Frances S. Grodzinsky and Andra Gumbus
When Tim Berners Lee unleashed the World Wide Web (WWW) in 1990, his goals were to create “an internet-based hypermedia initiative for global information sharing” (Frauenfelder, 2004). The accessibility to information at the click of a mouse coupled with the affordability of hardware and connectivity have re-oriented our lives. Within the past fifteen years, this tool has made its way into our homes, schools, and workplaces changing the way we communicate, learn and conduct business. The WWW has lifted the restrictions on the Internet from a tool that could be used solely by academics and researchers, to one that can now be used by society to access popular culture. It has become a perceived necessity for people within an Information Society. At the same time, it has brought along its share of problems. Looking back to the future, who would have dreamed that our lives would be so online in 2005?
Rapid access to data and information brought about by advances in Information Communication Technology (ICT) is essential for competitive businesses in the Information Age. Central servers with dumb terminals controlled by management information systems (MIS) departments have given way to distributed client server models, where employees have both application and presentation software on their own personal computers or workstations. Unlimited Internet access was tradtionally afforded to employees on their machines at the workplace, While this access made life more enjoyable for these employees, organisations found that time spent on personal business was eroding time spent on company business. This paper continues a long tradtion of the exploration of Internet usage in the workplace at Ethicomp. Studies by Introna (2001), Palm (2004) and Prior (2004) have all examined aspects of this topic. This paper will build on these studies and focus specifically on Internet usage and its effect on productivity in the workplace.
In the last few years, companies have started to rethink how much Internet access to allow employees in the workplace as unlimited Internet access in some companies has resulted in potential lost productivity and abuse of work time spent online. Statistics show that worldwide, corporations lose billions in the resultant reduced productivity. This abuse of Internet privileges is real problem for organizations, with real monetary ramifications and it shows no sign of letting up. Recently, the International Data Corp. estimated that 30% to 40% of employee Internet use isn’t work related. And according to Nielsen/Net Ratings, 92% of online stock trading occurs from the workplace during work hours and 46% of online holiday shopping takes place at work” (Schweitzer, 2004).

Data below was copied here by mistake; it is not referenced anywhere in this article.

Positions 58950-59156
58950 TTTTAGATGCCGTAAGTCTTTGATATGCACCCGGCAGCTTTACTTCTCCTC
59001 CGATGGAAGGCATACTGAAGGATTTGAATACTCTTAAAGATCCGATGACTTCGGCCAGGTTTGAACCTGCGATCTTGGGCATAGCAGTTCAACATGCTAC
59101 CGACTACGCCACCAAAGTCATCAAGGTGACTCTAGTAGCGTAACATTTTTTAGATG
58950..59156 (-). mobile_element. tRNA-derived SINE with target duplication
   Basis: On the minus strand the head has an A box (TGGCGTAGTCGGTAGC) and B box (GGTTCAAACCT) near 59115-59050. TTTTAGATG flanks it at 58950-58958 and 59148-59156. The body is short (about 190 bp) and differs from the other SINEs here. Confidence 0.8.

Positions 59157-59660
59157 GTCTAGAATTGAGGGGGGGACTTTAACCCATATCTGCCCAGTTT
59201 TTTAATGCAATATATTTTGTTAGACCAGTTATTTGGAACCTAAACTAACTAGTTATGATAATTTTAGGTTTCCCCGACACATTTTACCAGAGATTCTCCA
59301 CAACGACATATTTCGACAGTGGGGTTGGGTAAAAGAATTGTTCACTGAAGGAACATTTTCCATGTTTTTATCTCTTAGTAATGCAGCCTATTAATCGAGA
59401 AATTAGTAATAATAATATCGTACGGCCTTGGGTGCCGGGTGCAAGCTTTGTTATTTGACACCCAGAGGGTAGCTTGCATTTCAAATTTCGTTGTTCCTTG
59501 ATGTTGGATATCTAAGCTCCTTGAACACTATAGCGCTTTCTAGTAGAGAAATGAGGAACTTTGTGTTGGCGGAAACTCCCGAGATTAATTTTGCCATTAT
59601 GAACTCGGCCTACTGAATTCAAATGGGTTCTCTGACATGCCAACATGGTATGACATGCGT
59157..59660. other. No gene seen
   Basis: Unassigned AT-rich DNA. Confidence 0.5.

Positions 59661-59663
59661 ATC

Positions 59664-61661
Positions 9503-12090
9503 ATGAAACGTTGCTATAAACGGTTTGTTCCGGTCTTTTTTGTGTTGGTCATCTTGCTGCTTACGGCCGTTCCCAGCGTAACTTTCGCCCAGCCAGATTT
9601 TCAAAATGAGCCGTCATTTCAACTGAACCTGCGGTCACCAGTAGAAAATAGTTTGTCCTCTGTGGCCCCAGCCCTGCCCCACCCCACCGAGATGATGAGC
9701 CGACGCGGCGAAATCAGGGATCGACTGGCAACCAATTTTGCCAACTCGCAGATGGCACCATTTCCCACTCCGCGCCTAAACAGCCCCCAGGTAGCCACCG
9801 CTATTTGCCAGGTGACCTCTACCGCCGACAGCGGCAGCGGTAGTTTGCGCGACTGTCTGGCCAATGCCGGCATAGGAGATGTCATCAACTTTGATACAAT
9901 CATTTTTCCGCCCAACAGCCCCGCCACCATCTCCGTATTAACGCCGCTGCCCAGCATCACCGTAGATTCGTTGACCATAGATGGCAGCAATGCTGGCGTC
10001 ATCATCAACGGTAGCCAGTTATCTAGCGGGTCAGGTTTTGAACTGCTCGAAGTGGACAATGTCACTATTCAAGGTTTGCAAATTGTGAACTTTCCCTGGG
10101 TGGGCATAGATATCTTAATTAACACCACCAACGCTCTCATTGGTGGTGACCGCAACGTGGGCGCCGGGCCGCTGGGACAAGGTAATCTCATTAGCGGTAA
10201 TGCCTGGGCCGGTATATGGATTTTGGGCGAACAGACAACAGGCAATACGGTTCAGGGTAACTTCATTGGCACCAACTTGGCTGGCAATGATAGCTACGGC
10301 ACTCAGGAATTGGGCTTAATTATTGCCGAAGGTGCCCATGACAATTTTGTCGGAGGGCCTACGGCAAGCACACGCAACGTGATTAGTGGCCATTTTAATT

Schweitzer also indicates that liability placed upon the corporation can be frightening because it opens the company up to legal action and a hostile workplace environment. “About 70% of all Web traffic to Internet pornography sites occurs between 9 a.m. and 5 p.m., according to SexTracker, a porn industry consultancy” (Schweitzer, 2004). To counter this trend, companies today are limiting unrestricted access to the Internet. Thin clients (computers with limited applications and no Internet access) are replacing thick clients that afforded unlimited access. Organizations are implementing policies and practices that restrict employees and limit their ability to access non- work related sites. Company Intranets are replacing the public Internet because they provide secure access for employees and can be heavily regulated and controlled by management. These practices are often presented under the guise of virus control, spam control, and employee safety. Additional motivators for the restriction of Internet are attempts to protect bandwidth thereby ensuring the resources necessary to control legitimate business, and prevention of automatic downloads that may damage or infect corporate programs.
What are the ethical ramifications of controlling employee behavior in the workplace? Is the company acting ethically when spy ware or other software is installed that monitors all employees based on the inappropriate behavior of a few? Is monitoring for control eroding the employee / employer relationship and undermining trust? Does a company have the right to deny the reading of private email during lunchtime or after work hours? Are companies realizing these anticipated results gained from the switch from thick to thin client terminals? We will explore these questions in this paper using survey results from forty companies across industries. Part One will examine the effect of the Internet on employee behavior in the workplace and its effect on productivity. The analysis will focus on issues of productivity, monitoring and privacy, employer/employee relationships and trust, behavioral expectations and managerial control. Part Two will present and analyze the research of forty organizations including corporate, non-profit and academic institutions in order to gain a perspective across industries on company policy and practices regarding employee use of the Internet as it relates to productivity.
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